When tragedy strikes a community, police are on the frontline responding to and investigating the incident.
The stress of the work can accumulate on officers involved in investigations like Operation H-Strong, following the unprecedented incident last April in Nova Scotia with nearly two dozen victims, including 22-year RCMP veteran Cst. Heidi Stevenson.
Nova Scotia RCMP has multiple programs in place to ensure police officers and other RCMP employees are supported throughout investigations like this.
"Immediately following the incident, the peer-to-peer program set up a 24-hour support line so employees could reach out to our team at any time," says Supt. Robert Doyle, Administration and Personnel Officer with the Nova Scotia RCMP, who oversees a variety of programs, including employee wellness.
Peer-to-peer personnel also visited detachments and crime scenes to provide a listening ear and support. Peer-to-peer co-ordinators have training on the services offered by the RCMP and help link employees to those services. Co-ordinators from other divisions also helped to make calls and check in on those impacted.
"They were making calls from Newfoundland to B.C.," says Cpl. Deepak Prasad, a wellness co-ordinator with the Nova Scotia RCMP. "This support allowed us to quickly connect with all employees directly involved in H-Strong so that they could be connected with a clinician immediately if desired."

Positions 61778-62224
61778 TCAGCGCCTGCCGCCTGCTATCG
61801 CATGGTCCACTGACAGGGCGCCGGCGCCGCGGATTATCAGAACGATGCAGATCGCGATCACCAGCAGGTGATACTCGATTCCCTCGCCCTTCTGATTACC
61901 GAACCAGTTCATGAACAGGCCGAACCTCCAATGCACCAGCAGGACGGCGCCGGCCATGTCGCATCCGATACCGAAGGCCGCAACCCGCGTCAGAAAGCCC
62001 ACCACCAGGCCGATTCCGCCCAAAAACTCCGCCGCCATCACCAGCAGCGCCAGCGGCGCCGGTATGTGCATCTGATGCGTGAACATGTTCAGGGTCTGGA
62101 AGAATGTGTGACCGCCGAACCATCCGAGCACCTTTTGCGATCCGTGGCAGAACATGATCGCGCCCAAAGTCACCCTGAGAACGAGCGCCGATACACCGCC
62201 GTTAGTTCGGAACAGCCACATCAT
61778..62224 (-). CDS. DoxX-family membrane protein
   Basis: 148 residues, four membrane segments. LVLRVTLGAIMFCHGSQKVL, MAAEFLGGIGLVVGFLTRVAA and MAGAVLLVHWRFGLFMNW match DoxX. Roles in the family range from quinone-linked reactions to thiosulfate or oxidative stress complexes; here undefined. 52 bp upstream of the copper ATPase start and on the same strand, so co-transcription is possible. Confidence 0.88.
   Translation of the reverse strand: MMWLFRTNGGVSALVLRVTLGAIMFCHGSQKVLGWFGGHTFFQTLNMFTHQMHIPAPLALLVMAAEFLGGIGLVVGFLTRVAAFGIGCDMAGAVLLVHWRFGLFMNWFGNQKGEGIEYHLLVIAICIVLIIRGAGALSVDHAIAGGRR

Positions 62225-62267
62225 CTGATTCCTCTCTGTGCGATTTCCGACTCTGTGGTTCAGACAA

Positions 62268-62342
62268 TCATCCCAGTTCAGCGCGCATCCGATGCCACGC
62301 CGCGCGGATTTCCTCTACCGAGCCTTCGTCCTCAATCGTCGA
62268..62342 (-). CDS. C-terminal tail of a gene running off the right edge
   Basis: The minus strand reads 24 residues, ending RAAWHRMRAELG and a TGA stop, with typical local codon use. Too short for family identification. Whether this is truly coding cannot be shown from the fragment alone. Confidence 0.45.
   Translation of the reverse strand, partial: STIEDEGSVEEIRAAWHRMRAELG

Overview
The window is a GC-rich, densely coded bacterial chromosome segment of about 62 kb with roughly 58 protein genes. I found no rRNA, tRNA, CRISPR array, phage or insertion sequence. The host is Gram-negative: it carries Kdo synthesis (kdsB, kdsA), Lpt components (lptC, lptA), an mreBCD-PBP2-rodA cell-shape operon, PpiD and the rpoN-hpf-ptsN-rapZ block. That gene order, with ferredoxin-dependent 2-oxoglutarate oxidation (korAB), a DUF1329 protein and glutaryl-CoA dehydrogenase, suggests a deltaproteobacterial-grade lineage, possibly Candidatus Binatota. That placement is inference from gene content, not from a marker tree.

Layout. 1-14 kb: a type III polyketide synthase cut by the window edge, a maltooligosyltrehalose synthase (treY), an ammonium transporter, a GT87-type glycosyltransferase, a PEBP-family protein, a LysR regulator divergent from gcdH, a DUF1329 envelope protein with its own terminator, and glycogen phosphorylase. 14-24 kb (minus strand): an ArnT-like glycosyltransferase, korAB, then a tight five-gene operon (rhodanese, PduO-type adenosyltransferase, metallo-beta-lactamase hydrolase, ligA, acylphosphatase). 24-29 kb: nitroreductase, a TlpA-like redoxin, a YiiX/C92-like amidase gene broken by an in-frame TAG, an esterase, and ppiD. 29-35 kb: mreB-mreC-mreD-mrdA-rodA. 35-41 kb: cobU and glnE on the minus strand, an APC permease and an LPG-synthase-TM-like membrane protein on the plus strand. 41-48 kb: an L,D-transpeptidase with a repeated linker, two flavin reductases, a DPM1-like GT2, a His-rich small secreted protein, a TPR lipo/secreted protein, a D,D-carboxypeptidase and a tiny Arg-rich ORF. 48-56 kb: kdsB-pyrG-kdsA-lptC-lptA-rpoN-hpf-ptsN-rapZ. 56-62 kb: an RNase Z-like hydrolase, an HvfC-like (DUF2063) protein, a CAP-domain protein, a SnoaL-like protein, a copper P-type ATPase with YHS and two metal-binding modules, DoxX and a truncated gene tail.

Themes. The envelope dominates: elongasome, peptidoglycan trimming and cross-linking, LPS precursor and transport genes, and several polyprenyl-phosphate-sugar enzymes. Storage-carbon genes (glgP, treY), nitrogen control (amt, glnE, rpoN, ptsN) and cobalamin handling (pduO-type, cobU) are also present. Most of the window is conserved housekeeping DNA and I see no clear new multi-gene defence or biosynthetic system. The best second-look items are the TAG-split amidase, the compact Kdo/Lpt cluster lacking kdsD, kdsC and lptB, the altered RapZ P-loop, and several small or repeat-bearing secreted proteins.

A space to talk
Following the incident, a number of critical incident stress debriefs were arranged to give employees a safe space to talk about their experience and learn about RCMP support services.
"While it's not therapy, it's an opportunity for people who were involved in the incident to get together and talk about what they saw, heard or felt," says Prasad, who's team organized and co-ordinated the debriefs.
The debriefs were led by a psychologist and covered topics such as symptoms of occupational stress injuries and where to get support.
"We worked with Health Canada's Employee Assistance Services, the Nova Scotia RCMP psychologist and a number of local community service providers to build a small, strong army of clinicians and psychologists to host debriefings across the province," says Prasad.
The COVID-19 pandemic added some challenges to providing support but arrangements were made so debriefs could move forward. Often, this included booking larger spaces to allow for physical distancing.
Assisting employees' families
Following a critical incident, supporting the families of employees is essential.
"Quite often families can feel the stress at home and they often wonder about the safety of their loved one," says Doyle. "With that in mind, we organized online sessions with qualified health care practitioners to provide some assistance for families."
The video meetings covered topics such as dealing with grief and the effects of the incidents, and demonstrated LifeSpeak, an online tool providing videos on a number of health and wellness topics.
The hope is that the various supports offered help make coping with tragedy and grief more manageable.
For the police officers and other employees working on Operation H-Strong, knowing support is available can make a difference.
"Even if someone doesn't reach out, there's comfort in knowing that these supports are in place," says Doyle. "Many of the programs weren't available when I started in the organization over 30 years ago."
The RCMP offers a variety of mental health and support services for all employees. The Peer-to-Peer program, Support for Occupational Stress Injury program, and Employee Assistance Program provide support and help connect employees to other resources such as psychologists.
Employees can access these through the RCMP's internal website.